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The perfect guide to putting together an effective training program Part 2

Der perfekte Ratgeber für die Zusammenstellung eines effektiven Trainingsprogramms Teil 2

Having covered basic split programs and whether a muscle group should be trained once or several times a week in the first part of this article series, in the second part of this article series I will look in more detail at the best exercises for building strength and muscle mass. I will then look at other things such as the best repetition ranges, the correct number of training sets and the length of rest intervals between sets.

The best exercises for building muscle and strength

There are two primary types of exercises performed with weights: Multi-joint or basic exercises and isolation exercises.

Multi-joint exercises involve several major muscle groups and require the most full-body strength and effort. Examples of multi-joint exercises are squats, deadlifts, bench presses and standing barbell shoulder presses.

Isolation exercises involve only one muscle group and require significantly less total body strength and effort. Examples of isolation exercises would be bicep curls, flying movements on the cable pulley and side raises.

The topic of multi-joint exercises vs. isolation exercises deserves its own article, but to make a long story short, the following applies:

If you want to build maximum amounts of strength and muscle mass, then you should focus on multi-joint exercises.

Isolation exercises can and should be used to develop smaller, more stubborn muscles such as shoulders and arms and support the growth of larger muscle groups, but they should never be the focus of the training session for steroid-free exercisers.

However, just knowing this is not enough to put together an effective training program, as there are a whole range of multi-joint exercises you can perform for each muscle group. Which specific exercises are best for building muscle and strength? Here's a useful list:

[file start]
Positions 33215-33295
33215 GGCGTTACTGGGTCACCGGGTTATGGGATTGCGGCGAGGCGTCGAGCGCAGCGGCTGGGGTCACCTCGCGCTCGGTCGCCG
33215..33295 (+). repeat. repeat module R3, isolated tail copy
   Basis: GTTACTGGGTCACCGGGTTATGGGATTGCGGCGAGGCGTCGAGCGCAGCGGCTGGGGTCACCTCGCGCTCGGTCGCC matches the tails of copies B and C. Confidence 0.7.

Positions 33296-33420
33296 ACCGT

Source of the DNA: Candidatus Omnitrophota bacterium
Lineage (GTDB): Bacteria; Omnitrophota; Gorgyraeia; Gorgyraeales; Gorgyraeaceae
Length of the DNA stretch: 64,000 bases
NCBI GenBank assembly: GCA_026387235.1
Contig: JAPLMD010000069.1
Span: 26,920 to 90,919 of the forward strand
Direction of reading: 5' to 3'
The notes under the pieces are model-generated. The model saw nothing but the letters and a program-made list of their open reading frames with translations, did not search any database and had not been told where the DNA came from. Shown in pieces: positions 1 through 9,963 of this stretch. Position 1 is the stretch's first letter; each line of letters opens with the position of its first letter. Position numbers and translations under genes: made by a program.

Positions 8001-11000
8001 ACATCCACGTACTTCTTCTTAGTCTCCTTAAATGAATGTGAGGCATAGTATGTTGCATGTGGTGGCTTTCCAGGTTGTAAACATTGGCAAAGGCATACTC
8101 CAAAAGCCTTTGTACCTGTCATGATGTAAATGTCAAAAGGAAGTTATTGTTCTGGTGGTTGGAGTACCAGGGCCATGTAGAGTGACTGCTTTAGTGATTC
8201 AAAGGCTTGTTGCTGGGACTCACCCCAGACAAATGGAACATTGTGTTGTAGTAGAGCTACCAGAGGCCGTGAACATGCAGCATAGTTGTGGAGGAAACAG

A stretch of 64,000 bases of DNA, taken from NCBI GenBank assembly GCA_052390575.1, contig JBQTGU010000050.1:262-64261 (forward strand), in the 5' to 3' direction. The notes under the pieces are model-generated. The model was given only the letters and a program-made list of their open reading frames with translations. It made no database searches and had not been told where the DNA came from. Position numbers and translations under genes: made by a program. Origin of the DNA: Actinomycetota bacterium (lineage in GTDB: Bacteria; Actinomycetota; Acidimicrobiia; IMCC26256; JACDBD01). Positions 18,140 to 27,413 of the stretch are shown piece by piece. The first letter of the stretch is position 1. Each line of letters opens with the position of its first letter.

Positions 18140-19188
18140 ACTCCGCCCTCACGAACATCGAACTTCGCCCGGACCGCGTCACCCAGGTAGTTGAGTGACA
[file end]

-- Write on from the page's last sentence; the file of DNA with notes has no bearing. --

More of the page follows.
The best chest exercises:

  • Barbell incline bench press
  • Dumbbell incline bench press
  • Barbell flat bench press
  • Dumbbell flat bench press
  • Dips (the chest variation)

These are the exercises you need to master if you want to build an impressive chest. Forget for the moment training on the cable machine, flying movements with dumbbells, push-up variations, machines and every other type of chest exercise out there. These exercises are not nearly as effective as the basic exercises listed above. They are only for advanced bodybuilders who have already built large and strong pecs with heavy pressing.

The best back exercises

  • Barbell deadlift
  • Barbell rowing
  • One-arm dumbbell rowing
  • Pull-ups
  • Lat pulldowns (chest and close grip)
  • T-bar rowing
  • Seated rowing on cable (wide and narrow grip)
  • Shoulder raises with a barbell (barbell shrugs)

Deadlifts are by far the most effective back exercise you can use. It is simply unbeatable when it comes to comprehensive back and strength development, which is why I recommend you perform this exercise every week.

The best shoulder exercises

  • Barbell shoulder press sitting or standing
  • Dumbbell shoulder presses seated or Arnold presses
  • Dumbbell side raises or one-arm dumbbell side raises
  • Side raises bent over (standing or seated)
  • Face pulls
  • Barbell rowing for the rear shoulder muscles
  • Dumbbell front raises

As you can see, I'm a fan of pressing. And just like chest, heavy pressing is unbeatable for shoulder development. And as a natural trainee, you'll need as much help as you can get in this area.

However, if you only perform pressing exercises for the shoulders, you will soon find that the lateral and posterior muscle head of your shoulders will fall behind in their development. This is the reason why a good shoulder training session will train all three muscle heads of the shoulders by performing lateral raises and something for the posterior shoulder muscles alongside heavy pressing.

Just like any other muscle group, the shoulders can benefit from training with higher reps, but you need to emphasize training with heavy weights if you want to make them grow.